Specifically, Roche is our partner to commercialize our molecular information products outside the United States. Each ex-US market is very different from the perspectives of embracing precision medicine, integrating molecular profiling, and establishing the requisite regulatory frameworks to achieve personalized care. One commonality is the need for HCP (Health Care Provider) education, specifically in the area of genomics and its dramatic impact towards achieving improved clinical outcomes. In addition, we have clearly seen that each country presents its own set of challenges and opportunities with regard to the local regulatory and payer environment. In fact, it’s hard to imagine expanding into more than 15 countries over the course of 2016 and 2017 without our Roche partners! They bring a level of expertise and infrastructure in each country that would take us many years to build on our own.
Slone Partners: Why did the Cancer Moonshot become a focus for Foundation Medicine, and what role will the 18,000 genetic profiles that you donated have in its success?
Dr. Pellini: Our participation in the Cancer Moonshot and Precision Medicine initiatives are a natural fit for us because these patient-centric tenets are central to our mission to transform cancer care. By virtue of our business, we have been at the leading edge of precision medicine working to integrate this approach into clinical practice since the founding of our company.
Foundation Medicine has always contemplated the public release of our data over time, and we were honored to collaborate with the NCI to contribute a selection of real-world clinical profiles from FoundationCORE™ to the NCI’s Genomic Data Commons (GDC) portal. This contribution more than doubles the size of the GDC database and complements the research-based information in the portal from TCGA and other sources. (The NCI launched the portal with approximately 14,000 genomic profiles). We believe the release of this data will facilitate collaboration and accelerate research towards precision medicine therapeutics, including targeted agents and immunotherapies, which will ultimately contribute to significant advancements in patient care. Perhaps, it will even open the door for other companies to release their data as well.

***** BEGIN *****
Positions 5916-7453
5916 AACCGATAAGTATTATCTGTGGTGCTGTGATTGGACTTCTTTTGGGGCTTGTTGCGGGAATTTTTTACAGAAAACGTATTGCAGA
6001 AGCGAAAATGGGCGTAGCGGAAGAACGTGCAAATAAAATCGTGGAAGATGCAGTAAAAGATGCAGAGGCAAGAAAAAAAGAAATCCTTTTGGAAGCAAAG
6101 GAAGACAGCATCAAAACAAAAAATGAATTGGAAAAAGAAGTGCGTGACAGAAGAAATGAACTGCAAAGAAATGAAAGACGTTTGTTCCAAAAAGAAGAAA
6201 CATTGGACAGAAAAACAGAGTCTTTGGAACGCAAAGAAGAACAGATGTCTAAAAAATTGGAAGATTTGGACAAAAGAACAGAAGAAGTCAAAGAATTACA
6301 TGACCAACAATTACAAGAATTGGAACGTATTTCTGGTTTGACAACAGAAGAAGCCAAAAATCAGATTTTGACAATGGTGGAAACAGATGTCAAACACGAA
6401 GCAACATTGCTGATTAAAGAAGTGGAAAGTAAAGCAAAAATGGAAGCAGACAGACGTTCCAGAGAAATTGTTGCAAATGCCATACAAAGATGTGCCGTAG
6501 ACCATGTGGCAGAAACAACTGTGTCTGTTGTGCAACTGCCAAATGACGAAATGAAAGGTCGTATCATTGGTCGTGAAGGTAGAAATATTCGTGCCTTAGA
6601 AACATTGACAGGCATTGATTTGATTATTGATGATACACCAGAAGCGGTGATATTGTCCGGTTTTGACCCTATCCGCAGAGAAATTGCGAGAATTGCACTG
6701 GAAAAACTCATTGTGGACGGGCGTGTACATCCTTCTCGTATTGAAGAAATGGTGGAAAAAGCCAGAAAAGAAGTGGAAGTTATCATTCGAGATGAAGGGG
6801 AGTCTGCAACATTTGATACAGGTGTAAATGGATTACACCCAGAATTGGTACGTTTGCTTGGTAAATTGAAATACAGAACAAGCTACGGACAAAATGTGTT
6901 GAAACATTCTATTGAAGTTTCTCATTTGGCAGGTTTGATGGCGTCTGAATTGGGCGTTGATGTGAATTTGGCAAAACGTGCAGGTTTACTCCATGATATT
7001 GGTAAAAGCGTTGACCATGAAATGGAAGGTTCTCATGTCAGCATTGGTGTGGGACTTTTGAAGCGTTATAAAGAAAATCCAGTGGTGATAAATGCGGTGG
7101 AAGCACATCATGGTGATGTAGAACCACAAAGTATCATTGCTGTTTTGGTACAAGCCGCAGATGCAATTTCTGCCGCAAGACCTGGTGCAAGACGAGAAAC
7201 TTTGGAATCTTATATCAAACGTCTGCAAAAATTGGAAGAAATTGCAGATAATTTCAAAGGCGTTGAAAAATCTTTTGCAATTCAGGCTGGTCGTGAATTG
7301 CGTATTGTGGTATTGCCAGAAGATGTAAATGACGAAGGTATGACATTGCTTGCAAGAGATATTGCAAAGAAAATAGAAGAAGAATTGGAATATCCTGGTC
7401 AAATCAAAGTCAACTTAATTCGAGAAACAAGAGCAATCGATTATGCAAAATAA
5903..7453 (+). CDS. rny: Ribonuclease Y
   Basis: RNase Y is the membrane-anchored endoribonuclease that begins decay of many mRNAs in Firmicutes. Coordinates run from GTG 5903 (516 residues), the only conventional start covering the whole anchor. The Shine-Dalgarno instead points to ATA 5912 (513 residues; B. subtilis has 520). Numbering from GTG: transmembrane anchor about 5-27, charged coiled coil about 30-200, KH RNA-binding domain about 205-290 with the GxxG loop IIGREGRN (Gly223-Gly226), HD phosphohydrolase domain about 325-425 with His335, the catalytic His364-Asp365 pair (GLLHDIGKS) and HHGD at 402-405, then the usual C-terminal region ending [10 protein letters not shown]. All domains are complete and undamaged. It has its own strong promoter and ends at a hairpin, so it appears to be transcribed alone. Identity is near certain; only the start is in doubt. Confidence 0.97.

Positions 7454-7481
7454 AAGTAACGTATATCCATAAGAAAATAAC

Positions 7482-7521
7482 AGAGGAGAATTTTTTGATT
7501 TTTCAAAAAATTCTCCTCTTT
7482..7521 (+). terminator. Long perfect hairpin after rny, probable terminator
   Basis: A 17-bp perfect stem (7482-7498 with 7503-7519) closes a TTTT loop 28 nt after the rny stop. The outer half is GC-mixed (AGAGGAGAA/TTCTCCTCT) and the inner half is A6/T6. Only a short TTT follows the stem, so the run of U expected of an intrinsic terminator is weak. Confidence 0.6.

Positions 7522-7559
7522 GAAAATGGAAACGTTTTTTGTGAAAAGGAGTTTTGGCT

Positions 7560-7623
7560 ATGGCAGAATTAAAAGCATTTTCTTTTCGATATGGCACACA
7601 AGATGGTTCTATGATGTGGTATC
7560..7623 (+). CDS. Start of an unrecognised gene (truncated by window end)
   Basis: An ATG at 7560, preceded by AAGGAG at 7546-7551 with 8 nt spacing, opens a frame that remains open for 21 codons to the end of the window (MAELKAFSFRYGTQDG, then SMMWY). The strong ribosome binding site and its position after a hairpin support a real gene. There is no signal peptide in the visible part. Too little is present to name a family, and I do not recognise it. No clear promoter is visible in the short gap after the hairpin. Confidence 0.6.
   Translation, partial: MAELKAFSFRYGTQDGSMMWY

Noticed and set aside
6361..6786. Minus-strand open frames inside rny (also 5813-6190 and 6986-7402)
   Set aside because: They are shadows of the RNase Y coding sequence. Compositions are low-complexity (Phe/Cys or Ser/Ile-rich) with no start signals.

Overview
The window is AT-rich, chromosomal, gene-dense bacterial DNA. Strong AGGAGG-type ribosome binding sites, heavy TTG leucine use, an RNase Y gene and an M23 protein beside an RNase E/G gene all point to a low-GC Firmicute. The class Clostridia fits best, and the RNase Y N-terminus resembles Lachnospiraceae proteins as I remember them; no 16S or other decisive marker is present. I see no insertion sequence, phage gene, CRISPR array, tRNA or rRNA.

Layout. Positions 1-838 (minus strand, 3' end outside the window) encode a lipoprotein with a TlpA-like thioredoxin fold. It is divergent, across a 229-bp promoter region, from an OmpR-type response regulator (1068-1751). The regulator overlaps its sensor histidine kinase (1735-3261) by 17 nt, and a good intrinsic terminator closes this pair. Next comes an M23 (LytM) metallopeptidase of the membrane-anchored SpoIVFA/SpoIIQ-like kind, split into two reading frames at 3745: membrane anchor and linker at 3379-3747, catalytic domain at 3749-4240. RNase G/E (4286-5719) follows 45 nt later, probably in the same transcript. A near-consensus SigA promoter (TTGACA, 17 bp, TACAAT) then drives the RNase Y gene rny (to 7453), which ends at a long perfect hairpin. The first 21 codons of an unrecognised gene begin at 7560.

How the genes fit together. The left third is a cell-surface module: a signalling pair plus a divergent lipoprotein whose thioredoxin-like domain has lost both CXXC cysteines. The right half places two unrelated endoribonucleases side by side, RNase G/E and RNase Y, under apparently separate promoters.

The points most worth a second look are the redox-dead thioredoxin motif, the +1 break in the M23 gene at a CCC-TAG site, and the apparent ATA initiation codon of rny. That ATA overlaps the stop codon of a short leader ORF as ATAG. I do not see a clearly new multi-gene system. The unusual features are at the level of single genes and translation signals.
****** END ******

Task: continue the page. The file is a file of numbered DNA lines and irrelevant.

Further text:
Slone Partners: In your opinion, how will the Cancer Moonshot impact cancer care for healthcare providers & patients?
Dr. Pellini: We believe the National Cancer Moonshot and Precision Medicine Initiatives will advance the achievement of precision medicine in cancer, and we’re pleased to support these important programs. The Moonshot has already realized part of its goal by bringing together industry, academia, advocacy and other groups to stimulate the important conversations, to encourage collaboration and novel data sharing, and to decide how collectively we can and will knock-down barriers to wide-scale adoption of precision medicine.
Data exchange and ongoing sharing of information between academic researchers and clinicians, as well as diagnostics and pharma companies, are key components to achieving the longer-term goals of the Moonshot and Precision Medicine initiatives. This belief was the impetus behind our release of data to the NCI database which, as mentioned previously, will help provide the global oncology community with access to information that can accelerate research and development toward targeted therapies to treat cancer.
In so many ways, Vice President Biden did us all a great favor by developing Moonshot and putting cancer care in the spotlight once again. I believe we owe it to the Vice President and his family to return the favor by proving him right, namely by making 10 years of progress in cancer care in only five years. It requires a revolution in our mindset, not in the available technology and medicines.
About Michael Pellini
Dr. Pellini joined Foundation Medicine in May 2011, bringing a breadth of experience in life sciences and the clinical diagnostics and laboratory industries to the company. Dr. Pellini came to Foundation Medicine from Clarient, a GE Healthcare Company, where he held the position of President and Chief Operating Officer. Dr. Pellini joined GE Healthcare through the integration of Clarient, Inc., where he worked with the company’s leadership team to drive operational excellence and reimbursement strategies in parallel with the development and commercialization of multiple diagnostic tests. Dr. Pellini’s leadership was instrumental in building Clarient to the highly successful acquisition by GE Healthcare in October 2010.
Prior to his tenure with Clarient, Dr. Pellini served as Vice President, Life Sciences at Safeguard Scientifics, Inc., where he leveraged his business and medical expertise to explore new market opportunities and to support Safeguard’s partner companies. Prior to Safeguard, he was Executive Vice President and Chief Operating Officer at Lakewood Pathology Associates, a national molecular pathology services company, which was acquired by Water Street Healthcare Partners in 2006. Previously, Dr. Pellini was an Entrepreneur-in-Residence at BioAdvance, where he was responsible for identifying early-stage life science opportunities. He also served as President and Chief Executive Officer of Genomics Collaborative, Inc., a Boston-based biotech firm that was acquired by SeraCare Life Sciences, Inc. in 2004.
Dr. Pellini received a BA from Boston College, an MBA from Drexel University and an MD from Jefferson Medical College of Thomas Jefferson University. He is a board member of the Personalized Medicine Coalition and the Massachusetts Biotechnology Council and serves on the President’s Leadership Council of Jefferson Medical College.